Acne, the Skin Microbiome, and Antibiotic Treatment

Haoxiang Xu; Huiying Li


Am J Clin Dermatol. 2019;20(3):335-344. 

In This Article

The Skin Microbiome and Acne

The skin is the largest organ in the body, with an average area in adults of 1.8–2 m2. If considering hair follicles, sweat gland ducts, and other skin appendages, the body surface area can reach up to 30 m2 according to Meisel et al..[13] Various heterogenous communities of microorganisms, including bacteria, viruses, fungi, and mites, occupy different skin environmental niches and appendages.[6,14]

Bacteria are the most dominant and best studied members of the skin microbiome. More than 40 bacterial genera have been identified on human skin, mainly belonging to four phyla: Actinobacteria, Firmicutes, Proteobacteria, and Bacteroidetes.[8–10] The proportions of these bacteria in each community vary depending on individuals, body sites, as well as skin micro-environments.[9,11,15] Propionibacteria, Staphylococcus and Corynebacteria, and Gram-negative bacteria are predominant in the sebaceous area, moist skin, and dry skin, respectively. Skin bacteria are not only diverse in taxonomy, but also vary in quantities. Culturebased methods suggest that the total colony-forming units per cm2 skin varies from 3.7 × 104 to 1.2 × 106.[16] It has been estimated that 106 aerobic bacteria are present per cm2 of moist skin, whereas less than 102 aerobic bacteria and up to 106 anaerobes are present per cm2 of dry skin.[17] The balance of the skin microbiome and its interaction with the host affect the states of skin health and disease.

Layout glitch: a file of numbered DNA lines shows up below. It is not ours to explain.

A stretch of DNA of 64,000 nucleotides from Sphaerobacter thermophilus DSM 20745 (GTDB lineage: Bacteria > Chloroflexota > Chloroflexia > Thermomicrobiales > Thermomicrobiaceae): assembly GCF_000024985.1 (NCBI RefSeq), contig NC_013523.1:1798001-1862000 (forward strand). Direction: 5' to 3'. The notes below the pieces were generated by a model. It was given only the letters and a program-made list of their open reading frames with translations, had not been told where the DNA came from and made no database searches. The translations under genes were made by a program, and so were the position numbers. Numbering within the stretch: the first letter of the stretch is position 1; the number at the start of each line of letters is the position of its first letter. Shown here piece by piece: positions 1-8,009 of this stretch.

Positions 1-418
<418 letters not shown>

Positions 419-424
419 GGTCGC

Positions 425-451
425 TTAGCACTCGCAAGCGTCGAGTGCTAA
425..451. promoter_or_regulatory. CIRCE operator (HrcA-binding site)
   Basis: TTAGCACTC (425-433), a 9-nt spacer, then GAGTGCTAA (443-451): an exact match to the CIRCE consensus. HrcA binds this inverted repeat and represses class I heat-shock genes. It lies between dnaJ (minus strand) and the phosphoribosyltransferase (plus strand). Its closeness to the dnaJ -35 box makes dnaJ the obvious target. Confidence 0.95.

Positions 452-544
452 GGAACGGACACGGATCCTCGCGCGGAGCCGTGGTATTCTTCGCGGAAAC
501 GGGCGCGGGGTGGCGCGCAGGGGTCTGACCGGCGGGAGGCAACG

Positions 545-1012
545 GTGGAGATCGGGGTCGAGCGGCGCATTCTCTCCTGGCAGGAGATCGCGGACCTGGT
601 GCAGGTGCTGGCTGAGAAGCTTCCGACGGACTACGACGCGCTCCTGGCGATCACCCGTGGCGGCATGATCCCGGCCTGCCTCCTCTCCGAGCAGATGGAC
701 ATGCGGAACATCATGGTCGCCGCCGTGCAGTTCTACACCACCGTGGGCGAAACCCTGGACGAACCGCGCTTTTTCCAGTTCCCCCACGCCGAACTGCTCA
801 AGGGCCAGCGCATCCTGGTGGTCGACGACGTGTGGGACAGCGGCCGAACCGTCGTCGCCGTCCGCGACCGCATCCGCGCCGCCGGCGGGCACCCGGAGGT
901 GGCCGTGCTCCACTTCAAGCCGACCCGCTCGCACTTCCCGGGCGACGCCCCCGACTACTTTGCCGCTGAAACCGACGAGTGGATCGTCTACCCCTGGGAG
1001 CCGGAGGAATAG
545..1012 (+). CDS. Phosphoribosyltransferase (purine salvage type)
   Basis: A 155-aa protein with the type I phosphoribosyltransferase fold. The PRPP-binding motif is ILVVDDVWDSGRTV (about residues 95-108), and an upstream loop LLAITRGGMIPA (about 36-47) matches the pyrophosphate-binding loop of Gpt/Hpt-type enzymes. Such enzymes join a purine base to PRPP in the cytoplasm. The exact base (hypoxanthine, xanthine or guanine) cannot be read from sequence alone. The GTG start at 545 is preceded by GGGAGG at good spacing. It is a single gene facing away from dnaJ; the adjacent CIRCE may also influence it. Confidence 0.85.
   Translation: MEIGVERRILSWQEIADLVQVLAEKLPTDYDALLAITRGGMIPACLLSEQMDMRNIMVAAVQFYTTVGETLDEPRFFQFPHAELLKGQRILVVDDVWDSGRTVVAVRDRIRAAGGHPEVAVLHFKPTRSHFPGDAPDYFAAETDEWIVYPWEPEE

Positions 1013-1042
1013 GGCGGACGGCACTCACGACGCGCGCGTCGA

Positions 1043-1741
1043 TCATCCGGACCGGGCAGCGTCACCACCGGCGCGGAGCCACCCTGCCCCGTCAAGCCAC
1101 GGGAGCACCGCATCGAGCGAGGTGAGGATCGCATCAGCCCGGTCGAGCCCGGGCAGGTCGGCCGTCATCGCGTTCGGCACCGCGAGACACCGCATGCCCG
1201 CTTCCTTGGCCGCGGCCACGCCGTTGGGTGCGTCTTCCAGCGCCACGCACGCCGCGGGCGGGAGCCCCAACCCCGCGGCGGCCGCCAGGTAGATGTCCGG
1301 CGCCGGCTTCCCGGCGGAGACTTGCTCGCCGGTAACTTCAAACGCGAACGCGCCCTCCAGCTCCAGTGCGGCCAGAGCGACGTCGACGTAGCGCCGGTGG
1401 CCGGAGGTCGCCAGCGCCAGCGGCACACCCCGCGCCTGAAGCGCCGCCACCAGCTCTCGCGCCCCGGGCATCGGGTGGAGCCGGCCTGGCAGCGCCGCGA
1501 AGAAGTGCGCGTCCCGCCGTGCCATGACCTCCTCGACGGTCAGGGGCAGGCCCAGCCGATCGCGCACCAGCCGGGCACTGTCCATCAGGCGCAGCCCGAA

Propionibacterium Acnes and Acne